The BackStory: Lauren Spokane’s Organizing Journey

Complete this sentence:
Power comes from organized people and organized ________.

Welcome to The BackStory, a peek into JOIN’s Jewish Organizer Network. The BackStory introduces members of the passionate and creative network of people who are using JOIN’s community organizing tools to make social change and work for justice.

Let’s get to know Lauren Jacobson Spokane, an alumna of JOIN’s Jewish Organizing Fellowship, who is currently the Assistant Director of the Stroum Jewish Studies Program at the University of Washington, and leader at the Social Justice Fund NW

I became a community organizer as a JOIN Fellow after college because I had become infuriated about the level of economic inequality in our country. Through my work at the Greater Boston Interfaith Organization, the Jewish Community Relations Council of Greater Boston, and Just Congregations at the Union for Reform Judaism, I learned firsthand that that AMAZING things can happen when people come together to fight for issues that affect their lives.

When I left my nurturing JOIN and Moishe Kavod House communities behind in Boston and moved to Seattle, it was time to try something new. I knew that to feel fulfilled, I would need to support organizing work in some way, even if it wasn’t my day job. But what role could I possibly have if I’m not an organizer and I’m not a part of a community that’s organizing?  I began to think that fundraising might be an answer.  “Fundraising?!” you may be asking incredulously, “But fundraising is so… icky!”

At the JOIN launch Summit in NYC in spring of 2012, I attended a workshop led by Margie Fine, a badass leader in the field of community organizing fundraising, and I realized the parallels between organizing skills and fundraising skills. First we get to know someone: we share stories, identify shared interests, and cultivate a relationship. Then, we determine the best way for someone to become involved, and make an ask to participate and lead, right? In fundraising, it’s exactly the same, only the ask is a financial contribution. Aha!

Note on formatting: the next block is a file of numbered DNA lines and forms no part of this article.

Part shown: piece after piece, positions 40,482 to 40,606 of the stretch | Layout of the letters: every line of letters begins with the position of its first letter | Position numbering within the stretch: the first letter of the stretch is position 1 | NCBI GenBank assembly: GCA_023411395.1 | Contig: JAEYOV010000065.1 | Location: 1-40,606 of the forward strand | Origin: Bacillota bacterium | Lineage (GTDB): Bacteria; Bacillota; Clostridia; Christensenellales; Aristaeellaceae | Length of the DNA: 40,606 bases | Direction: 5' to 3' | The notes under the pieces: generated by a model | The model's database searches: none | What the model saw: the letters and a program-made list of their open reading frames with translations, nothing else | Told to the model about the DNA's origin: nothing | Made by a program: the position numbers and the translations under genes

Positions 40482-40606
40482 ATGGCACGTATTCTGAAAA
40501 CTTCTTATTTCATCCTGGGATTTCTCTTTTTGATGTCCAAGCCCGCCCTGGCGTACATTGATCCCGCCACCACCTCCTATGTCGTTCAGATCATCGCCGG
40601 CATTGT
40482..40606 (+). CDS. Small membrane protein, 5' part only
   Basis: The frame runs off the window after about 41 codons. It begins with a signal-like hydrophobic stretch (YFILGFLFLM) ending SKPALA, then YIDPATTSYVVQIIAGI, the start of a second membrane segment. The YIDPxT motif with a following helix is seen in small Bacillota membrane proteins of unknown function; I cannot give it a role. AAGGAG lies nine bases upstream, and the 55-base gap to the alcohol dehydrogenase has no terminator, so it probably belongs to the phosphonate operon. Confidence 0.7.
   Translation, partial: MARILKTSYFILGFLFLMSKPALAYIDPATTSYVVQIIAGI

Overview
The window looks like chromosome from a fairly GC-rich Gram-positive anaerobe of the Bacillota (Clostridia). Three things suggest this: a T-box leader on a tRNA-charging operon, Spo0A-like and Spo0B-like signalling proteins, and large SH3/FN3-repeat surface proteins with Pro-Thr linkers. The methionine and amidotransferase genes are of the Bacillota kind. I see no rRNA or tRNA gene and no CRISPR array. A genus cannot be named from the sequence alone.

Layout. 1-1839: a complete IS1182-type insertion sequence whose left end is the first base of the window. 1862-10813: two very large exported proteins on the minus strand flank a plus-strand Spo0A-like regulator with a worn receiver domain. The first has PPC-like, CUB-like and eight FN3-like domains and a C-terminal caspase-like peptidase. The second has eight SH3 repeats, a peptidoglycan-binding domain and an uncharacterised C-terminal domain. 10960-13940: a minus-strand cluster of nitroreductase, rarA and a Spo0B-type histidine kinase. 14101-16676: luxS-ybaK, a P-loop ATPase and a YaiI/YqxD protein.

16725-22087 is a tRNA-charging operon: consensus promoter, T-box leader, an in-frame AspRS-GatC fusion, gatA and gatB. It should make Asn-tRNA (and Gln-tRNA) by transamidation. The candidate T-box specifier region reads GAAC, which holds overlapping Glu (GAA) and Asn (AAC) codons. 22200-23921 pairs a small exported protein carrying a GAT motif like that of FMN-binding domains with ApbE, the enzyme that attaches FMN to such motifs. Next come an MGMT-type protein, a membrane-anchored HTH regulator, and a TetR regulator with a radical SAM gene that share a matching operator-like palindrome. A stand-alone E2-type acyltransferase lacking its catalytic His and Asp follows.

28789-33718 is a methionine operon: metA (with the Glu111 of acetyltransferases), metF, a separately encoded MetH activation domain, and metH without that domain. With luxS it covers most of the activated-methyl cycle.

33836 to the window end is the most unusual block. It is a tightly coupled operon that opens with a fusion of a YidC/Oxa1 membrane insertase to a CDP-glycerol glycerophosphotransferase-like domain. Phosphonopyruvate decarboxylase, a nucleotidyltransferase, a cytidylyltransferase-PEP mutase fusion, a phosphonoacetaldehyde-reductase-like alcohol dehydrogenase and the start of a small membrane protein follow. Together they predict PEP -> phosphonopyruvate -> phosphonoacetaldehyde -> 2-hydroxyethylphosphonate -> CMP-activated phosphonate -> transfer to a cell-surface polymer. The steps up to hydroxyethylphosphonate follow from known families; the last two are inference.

Back in Seattle, I discovered Social Justice Fund NW, and soon joined a giving project. Our goal was to grant $10,000 each to at least 8 community organizing groups in the Northwest. While conducting site visits I realized how profoundly important grassroots fundraising can be for community organizing groups. One of the organizations we eventually funded, Got Green, told us about the difficult decision they faced when they realized that they could not continue their home retrofit job training program for young people of color in good faith, because the graduates simply weren’t getting jobs. They realized they needed to organize for policy change to address racist hiring practices. But when they switched from job training to organizing, they had to give back $80,000 in federal grants. They lost the support of local environmental organizations that were not interested in fundamentally challenging the status quo around racial disparity. Without individuals and other funders organizing to raise what’s needed for systemic change, “the revolution will not be funded,” indeed.

study by the National Committee for Responsive Philanthropy finds that for every $1 invested in organizing, communities in the Northwest receive $150 in public benefit, through big wins like raising the minimum wage and expanding access to Medicaid and CHIP. It’s clear this funding makes a huge difference.

As a member of Social Justice Fund’s Economic Justice Giving Project, I raised over $9,500 through conversations with friends, family and colleagues.  My cohort of 16 volunteer project members raised over $115,000. We were able to award grants to TEN community organizations across the Northwest! It was thanks, in large part, to my training as a JOIN organizing fellow that I was prepared to be successful as a grassroots fundraiser, and it was thanks to JOIN’s broadened mission to support a national network of Jewish organizers that I had the chance to learn from the wisdom and chutzpah of Margie Fine.

If you’re intrigued by the potential of fundraising for social change, ask yourself: Why do YOU give? How do you decide what to give to? Have you asked a friend to join you in making a gift to an organization you care about lately? What would happen if you asked more often?

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